performed 803 low cost and free spay/neuter surgeries; provided free services  for 3396 pets of the poor and street animals by treating them for parasites, mange and malnutrition; supported individual rescuers having a collective daily census of 200 animals with free food, basic medication and spay/neuter surgeries; distributed 75,000 pounds of pet food at clinics and among rescuers and facilitated 107 pet adoptions in Mexico. FHSTJ placed 43 hardcore rescues in permanent homes in the San Diego area. FHSTJ continues to provide support for HSTJ’s role as a recognized organization advocating the enforcement of  city animal welfare regulations through its work with the city and state government to reform dog pound conditions and the prohibition of minors at bull fights . This was accomplished with a corps of 40 volunteers who supplement the corps of 32 Mexican volunteers.  These programs continue to benefit communities on both sides of the American and Mexican border through efforts to control animal disease and animal overpopulation.”
Animal Advocate Legal Fund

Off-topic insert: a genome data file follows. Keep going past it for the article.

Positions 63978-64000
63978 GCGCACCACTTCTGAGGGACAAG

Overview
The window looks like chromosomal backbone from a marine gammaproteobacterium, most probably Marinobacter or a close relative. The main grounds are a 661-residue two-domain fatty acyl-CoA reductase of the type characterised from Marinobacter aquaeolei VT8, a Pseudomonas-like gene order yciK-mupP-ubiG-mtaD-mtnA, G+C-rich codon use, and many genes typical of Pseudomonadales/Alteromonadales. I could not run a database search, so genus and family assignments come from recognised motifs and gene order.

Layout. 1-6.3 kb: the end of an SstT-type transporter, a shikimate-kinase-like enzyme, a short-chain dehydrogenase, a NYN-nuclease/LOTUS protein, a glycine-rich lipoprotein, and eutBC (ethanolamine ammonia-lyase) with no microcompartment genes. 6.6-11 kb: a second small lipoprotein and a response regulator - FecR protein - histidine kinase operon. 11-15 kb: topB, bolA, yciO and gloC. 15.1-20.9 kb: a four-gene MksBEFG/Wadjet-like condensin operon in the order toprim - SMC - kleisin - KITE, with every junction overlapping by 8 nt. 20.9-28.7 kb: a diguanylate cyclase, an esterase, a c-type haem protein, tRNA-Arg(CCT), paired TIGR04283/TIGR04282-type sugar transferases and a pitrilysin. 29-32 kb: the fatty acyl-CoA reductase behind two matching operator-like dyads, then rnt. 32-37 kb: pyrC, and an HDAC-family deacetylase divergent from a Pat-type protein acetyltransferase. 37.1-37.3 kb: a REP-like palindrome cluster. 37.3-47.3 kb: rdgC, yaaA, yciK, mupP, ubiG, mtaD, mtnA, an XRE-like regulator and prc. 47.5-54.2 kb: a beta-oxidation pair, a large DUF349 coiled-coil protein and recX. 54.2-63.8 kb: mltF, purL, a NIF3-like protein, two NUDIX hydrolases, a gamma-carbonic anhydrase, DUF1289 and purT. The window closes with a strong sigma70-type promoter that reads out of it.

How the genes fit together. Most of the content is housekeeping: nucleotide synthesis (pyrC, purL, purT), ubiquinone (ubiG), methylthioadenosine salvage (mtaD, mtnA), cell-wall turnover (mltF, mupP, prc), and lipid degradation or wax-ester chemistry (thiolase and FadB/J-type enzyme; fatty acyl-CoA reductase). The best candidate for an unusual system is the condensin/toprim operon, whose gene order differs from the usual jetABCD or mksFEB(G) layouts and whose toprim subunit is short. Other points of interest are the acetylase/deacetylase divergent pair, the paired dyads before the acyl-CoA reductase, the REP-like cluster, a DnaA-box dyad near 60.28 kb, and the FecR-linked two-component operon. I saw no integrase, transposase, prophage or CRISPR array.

Finally, after eight years of pleading and pushing the functionaries in the legal system, we saw the first animal cruelty case go to court. While the outcome was mixed [full details are in a special report on the blog], the fact that it went to court is a major breakthrough. Up to now, the city prosecuting attorney would not take a case saying that there was no precedent and until a judge was willing to accept such a case, they would not pursue the issue. Now, with this first case, it is time to push for more prosecutions of people violating the animal cruelty laws. We are in the process of meeting with the Mexican lawyers who took the first case pro bono. Our funds are limited but we are setting aside a modest fund to cover filing fees, local transportation of witnesses and other incidental expenses. We cannot expect the lawyers to cover these while they take on the cases pro bono. Last year’s donation barely covered our regular expenses so this money will have to come out of our modest reserves so as not to decrease the number of animals served in the other programs. Please consider a donation to support the legal action fund so that we don’t have to deplete our modest reserves that are necessary in case of a natural disaster such as occurred in Mexicali a few years ago.